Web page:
Prime Minister Tony Abbott and the Coalition government has failed to outperform the Australian Labor Party in the latest Newspoll. The poll results may be an indication of the Abbott government's collapse as Labor leads as the most preferred political party in a two-party basis.
Due to declining support, Mr Abbott and the Coalition government have lost their carbon tax advantage. The latest Newspoll results were published in The Australian on Dec. 10 and showed the margin gained by the Coalition in the election was long gone in just three short months.
The Australian Labor Party wins the two-party preferred vote with 52 per cent compared to the Coalition's 48 per cent. The latest poll result only confirms the Nielsen poll which was the first survey after the election. The Nielson poll also showed Labor leading the Coalition despite the latter having a landslide victory on Sept. 7.
The Newspoll result is the Coalition government's lowest vote since Tony Abbott had launched a campaign against Labor's carbon tax policy in 2011.
According to Newspoll, Australian voters are more satisfied with Labor's leader Bill Shorten than Prime Minister Tony Abbott whose voter satisfaction rating dropped to 40 per cent and dissatisfaction rating rose to 45 per cent.
Australians are more satisfied with Mr Shorten with a rating of 44 per cent. His dissatisfaction rating remained unchanged at 27 per cent.
Declining support for direct action plan
The Age-Nielsen poll had interviewed 1,400 Australians and found that the majority wanted to meet the country's commitment to reduce emissions by 5 per cent by 2020. While the Australian Labour Party and the Coalition have agreed to meet the minimum target, the poll showed most Aussies prefer the policy Labour adopted in the last election which was the emissions trading scheme.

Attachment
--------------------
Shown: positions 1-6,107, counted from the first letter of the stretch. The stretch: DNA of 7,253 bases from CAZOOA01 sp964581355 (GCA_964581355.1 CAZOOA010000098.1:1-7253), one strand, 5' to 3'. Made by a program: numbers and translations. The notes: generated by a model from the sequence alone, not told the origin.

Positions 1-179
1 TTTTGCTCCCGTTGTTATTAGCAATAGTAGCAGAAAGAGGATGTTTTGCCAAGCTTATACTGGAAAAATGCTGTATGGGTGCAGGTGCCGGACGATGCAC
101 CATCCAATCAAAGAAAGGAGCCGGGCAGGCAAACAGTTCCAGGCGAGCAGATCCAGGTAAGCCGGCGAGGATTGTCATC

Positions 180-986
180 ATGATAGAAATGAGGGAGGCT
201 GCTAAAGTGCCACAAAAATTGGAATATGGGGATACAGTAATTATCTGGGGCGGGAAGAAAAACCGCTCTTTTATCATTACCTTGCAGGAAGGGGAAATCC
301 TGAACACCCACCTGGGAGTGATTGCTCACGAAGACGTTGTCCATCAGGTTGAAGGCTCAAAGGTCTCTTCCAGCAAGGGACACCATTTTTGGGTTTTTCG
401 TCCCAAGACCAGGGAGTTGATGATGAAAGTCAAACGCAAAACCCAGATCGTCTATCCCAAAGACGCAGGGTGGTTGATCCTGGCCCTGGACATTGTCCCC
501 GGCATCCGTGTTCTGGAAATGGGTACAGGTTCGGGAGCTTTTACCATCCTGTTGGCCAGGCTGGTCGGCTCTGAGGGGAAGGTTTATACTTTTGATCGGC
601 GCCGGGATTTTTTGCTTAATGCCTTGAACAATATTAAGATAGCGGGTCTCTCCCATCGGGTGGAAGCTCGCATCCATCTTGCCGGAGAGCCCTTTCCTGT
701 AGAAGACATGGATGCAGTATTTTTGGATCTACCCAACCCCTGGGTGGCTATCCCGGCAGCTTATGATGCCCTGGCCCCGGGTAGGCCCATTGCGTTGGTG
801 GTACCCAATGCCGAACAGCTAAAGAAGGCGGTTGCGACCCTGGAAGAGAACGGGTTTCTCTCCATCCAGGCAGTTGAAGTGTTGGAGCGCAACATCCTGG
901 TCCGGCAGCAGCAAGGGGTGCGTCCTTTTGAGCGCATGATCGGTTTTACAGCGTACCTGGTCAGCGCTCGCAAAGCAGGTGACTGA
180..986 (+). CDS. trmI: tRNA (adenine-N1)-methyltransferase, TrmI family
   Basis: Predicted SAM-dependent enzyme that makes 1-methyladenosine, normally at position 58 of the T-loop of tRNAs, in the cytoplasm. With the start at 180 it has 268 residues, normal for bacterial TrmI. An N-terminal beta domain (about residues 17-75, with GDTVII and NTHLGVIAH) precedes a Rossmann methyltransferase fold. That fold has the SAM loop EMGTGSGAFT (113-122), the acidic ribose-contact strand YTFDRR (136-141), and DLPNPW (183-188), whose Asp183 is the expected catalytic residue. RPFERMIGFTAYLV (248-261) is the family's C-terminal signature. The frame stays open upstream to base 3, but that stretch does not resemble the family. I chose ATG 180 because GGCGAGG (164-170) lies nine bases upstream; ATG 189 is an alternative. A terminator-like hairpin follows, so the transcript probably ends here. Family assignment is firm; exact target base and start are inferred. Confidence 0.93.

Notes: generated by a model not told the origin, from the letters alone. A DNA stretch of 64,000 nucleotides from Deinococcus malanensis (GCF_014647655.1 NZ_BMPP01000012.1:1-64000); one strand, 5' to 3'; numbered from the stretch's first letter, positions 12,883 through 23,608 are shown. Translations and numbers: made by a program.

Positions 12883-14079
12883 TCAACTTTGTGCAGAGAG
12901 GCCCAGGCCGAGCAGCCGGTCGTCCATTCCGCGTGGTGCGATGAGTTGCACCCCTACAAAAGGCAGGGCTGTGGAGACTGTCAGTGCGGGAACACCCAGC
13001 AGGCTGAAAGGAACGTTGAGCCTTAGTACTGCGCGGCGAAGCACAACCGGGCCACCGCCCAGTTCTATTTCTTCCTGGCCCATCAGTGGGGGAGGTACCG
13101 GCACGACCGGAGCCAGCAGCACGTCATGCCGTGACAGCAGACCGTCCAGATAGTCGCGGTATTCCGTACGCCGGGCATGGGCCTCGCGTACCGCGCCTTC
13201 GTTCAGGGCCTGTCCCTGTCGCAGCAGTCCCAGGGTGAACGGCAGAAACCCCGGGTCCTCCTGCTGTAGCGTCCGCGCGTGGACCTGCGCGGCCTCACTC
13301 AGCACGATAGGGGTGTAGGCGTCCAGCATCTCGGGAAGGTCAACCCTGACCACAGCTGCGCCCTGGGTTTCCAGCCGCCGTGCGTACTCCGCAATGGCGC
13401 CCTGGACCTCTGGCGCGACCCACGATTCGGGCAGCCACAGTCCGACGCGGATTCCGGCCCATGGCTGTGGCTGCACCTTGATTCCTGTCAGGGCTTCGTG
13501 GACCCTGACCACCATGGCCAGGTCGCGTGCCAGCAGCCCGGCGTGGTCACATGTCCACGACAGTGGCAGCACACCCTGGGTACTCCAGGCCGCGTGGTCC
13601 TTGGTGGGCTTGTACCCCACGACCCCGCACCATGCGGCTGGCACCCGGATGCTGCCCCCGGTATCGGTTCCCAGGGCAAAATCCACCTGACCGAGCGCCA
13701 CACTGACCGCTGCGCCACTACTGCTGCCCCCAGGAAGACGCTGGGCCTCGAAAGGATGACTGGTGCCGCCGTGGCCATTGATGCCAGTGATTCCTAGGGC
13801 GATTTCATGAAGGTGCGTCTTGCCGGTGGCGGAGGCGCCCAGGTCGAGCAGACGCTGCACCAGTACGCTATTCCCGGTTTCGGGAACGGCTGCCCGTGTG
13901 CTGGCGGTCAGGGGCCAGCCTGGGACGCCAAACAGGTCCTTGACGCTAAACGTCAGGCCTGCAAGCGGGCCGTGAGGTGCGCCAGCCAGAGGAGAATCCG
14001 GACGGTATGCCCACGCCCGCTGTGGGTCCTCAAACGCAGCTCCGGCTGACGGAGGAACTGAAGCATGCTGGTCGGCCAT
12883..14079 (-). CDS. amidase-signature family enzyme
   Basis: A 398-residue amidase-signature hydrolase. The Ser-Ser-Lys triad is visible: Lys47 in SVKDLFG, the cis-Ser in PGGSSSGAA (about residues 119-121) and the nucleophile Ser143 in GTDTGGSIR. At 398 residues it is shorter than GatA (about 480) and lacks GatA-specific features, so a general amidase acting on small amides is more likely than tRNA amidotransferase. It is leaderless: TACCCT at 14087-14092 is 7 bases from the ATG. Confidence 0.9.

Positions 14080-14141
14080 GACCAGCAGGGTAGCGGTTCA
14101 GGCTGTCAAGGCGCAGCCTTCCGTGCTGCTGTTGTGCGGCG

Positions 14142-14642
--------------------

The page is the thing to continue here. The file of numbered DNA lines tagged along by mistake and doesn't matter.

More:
Majority of Australians want the carbon tax repealed but don't want Prime Minister Tony Abbott's direct action plan as an alternative policy. In a new poll, 57 per cent of Australians rejected Labour's carbon tax law and only 12 per cent believed in Mr Abbott's policy.
Twenty-nine per cent of voters preferred the emissions trading scheme to fight the effects of global warming, while 24 per cent voted for "some other policy." The results of the poll came after a leading business group in Australia expressed concerns about Mr Abbott's direct action plan and the government's call to encourage public opinion on the $1.55 billion Emissions Reduction Fund (ERF).
To contact the editor, e-mail: